Gorse is one of Australia’s worst weeds, infesting pastoral lands, clogging waterways and damaging natural environments. The Victorian Gorse Taskforce (VGT) leads the effort to reduce Gorse across private and public land in Victoria. They facilitate community-led activities to reduce Gorse in local areas and provide financial and practical support to landowners managing Gorse.
In February, the Victorian Gorse Taskforce invited the ALA to run a series of workshops to explain how the ALA can be used to manage weed and pest problems such as Gorse, and encourage landowners and community members to upload sightings into the ALA.
“Gorse is highly invasive and persistent,” said Chair of the VGT Peter Everist. “The longer you leave it, the longer it takes to control. Gorse plants produce large amounts of seed each year and they can last in the soil for decades, meaning one year of seeding generates decades of weeding”.
Dr Everist said that Gorse has a number of detrimental impacts including reduced agricultural capacity, threatening biodiversity and providing harbour for invasive animals. “If that doesn’t concern you then the fact that it dramatically reduces your land value and creates a significant fire risk to your property might,” he said.
Peter Brenton, ALA’s Manager, Data Collection & Community Engagement, delivered six workshops to 135 people in five locations across Victoria: Daylesford, Ballan, Beechworth, Drysdale, and Bass. Another workshop is scheduled to be held in Portland in April this year.
The workshops explained the key features of the ALA including how to upload sightings, how to set up simple projects and surveys using BioCollect – the ALA’s field data collection platform, and how to view data.
Peter also presented sessions on navigating the ALA, data quality, and explained the DigiVol crowd-sourced digitisation platform.
“The Atlas of living Australia will give groups the opportunity to easily map, not only the distribution of Gorse and other invasive species, but also the native biodiversity that shares the same ecosystem” said VGT Chair, Peter Everist. The Atlas of Living Australia provides a platform to document the occurrence of Gorse in Victoria and a project management tool for running weed control programs through the Atlas’s Natural Resource Management form in BioCollect.”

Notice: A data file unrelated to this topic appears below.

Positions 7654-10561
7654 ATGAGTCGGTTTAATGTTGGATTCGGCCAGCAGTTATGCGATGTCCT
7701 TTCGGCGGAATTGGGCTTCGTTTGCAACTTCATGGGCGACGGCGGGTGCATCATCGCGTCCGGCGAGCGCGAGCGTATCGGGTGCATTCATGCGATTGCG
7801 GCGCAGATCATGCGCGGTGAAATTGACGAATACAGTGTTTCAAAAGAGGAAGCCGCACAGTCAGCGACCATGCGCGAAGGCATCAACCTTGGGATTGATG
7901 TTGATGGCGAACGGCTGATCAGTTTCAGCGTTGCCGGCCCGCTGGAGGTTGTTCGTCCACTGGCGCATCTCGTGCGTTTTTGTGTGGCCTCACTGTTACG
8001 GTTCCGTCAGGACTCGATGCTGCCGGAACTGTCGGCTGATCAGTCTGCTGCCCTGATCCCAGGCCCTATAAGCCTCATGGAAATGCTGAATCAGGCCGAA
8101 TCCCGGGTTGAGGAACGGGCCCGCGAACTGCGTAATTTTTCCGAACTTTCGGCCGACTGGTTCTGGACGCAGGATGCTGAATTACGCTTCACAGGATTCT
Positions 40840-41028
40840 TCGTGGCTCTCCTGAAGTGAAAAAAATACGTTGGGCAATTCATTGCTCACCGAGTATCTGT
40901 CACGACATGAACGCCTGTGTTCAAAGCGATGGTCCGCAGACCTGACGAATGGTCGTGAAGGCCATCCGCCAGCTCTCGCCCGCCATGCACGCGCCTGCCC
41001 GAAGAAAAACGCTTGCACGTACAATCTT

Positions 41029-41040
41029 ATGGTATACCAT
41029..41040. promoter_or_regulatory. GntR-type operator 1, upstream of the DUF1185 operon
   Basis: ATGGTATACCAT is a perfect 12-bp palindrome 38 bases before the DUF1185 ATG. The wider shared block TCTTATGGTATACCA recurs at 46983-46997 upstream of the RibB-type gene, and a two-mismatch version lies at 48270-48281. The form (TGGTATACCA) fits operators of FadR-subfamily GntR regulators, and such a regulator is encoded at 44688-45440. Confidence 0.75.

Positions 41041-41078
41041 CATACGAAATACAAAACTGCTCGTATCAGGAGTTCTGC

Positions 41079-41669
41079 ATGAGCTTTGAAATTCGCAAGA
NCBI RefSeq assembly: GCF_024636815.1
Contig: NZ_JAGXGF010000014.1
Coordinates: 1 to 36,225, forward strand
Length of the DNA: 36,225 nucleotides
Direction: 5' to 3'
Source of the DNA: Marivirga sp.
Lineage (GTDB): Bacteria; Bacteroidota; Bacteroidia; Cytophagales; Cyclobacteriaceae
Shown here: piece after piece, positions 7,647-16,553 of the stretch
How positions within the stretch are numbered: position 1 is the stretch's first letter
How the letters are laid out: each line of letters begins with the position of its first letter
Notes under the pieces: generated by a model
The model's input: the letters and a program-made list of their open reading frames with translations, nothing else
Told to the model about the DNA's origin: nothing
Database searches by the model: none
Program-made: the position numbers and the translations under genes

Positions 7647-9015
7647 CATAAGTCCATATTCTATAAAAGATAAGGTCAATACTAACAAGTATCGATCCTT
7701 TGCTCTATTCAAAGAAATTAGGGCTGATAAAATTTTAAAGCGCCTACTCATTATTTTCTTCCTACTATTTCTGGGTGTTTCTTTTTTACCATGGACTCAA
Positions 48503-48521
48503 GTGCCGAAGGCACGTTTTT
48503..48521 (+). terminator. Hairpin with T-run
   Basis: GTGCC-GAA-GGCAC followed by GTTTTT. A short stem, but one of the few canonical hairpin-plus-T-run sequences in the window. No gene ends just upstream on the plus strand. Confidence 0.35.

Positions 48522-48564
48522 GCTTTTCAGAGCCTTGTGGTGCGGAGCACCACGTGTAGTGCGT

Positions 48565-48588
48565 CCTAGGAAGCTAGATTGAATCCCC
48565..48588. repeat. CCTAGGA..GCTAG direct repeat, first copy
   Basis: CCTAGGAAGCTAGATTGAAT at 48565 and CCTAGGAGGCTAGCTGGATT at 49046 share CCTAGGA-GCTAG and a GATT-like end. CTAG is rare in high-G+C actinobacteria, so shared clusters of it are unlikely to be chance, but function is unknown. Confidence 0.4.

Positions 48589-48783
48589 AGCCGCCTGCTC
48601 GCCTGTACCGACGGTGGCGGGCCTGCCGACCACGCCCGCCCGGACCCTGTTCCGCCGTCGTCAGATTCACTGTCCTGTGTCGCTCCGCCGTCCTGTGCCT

Comments from participants:
“A great way to get the community interested in participating in citizen science projects.” Participant from Ballan.
“I will be considering BioCollect as an alternative to other form-based collection tools.” Participant from Ballan.
“I was surprised by the number of things the ALA can do and its uses.” Participant from Beechworth
“Using ALA I will be able to use existing local species data to monitor local biodiversity health, and also monitor species to evaluate changes in local ecological decline or recovery.” Participant from Beechworth.
“It will be useful to add our existing data e.g. nest box monitoring, species distribution, weed survey data, to the ALA. And it will be useful to use BioCollect to record new data.” Participant from Beechworth.
“As a land manager, being able to collect and display data in order to direct decision making is great. This will also help us to support our volunteers.” Participant from Drysdale.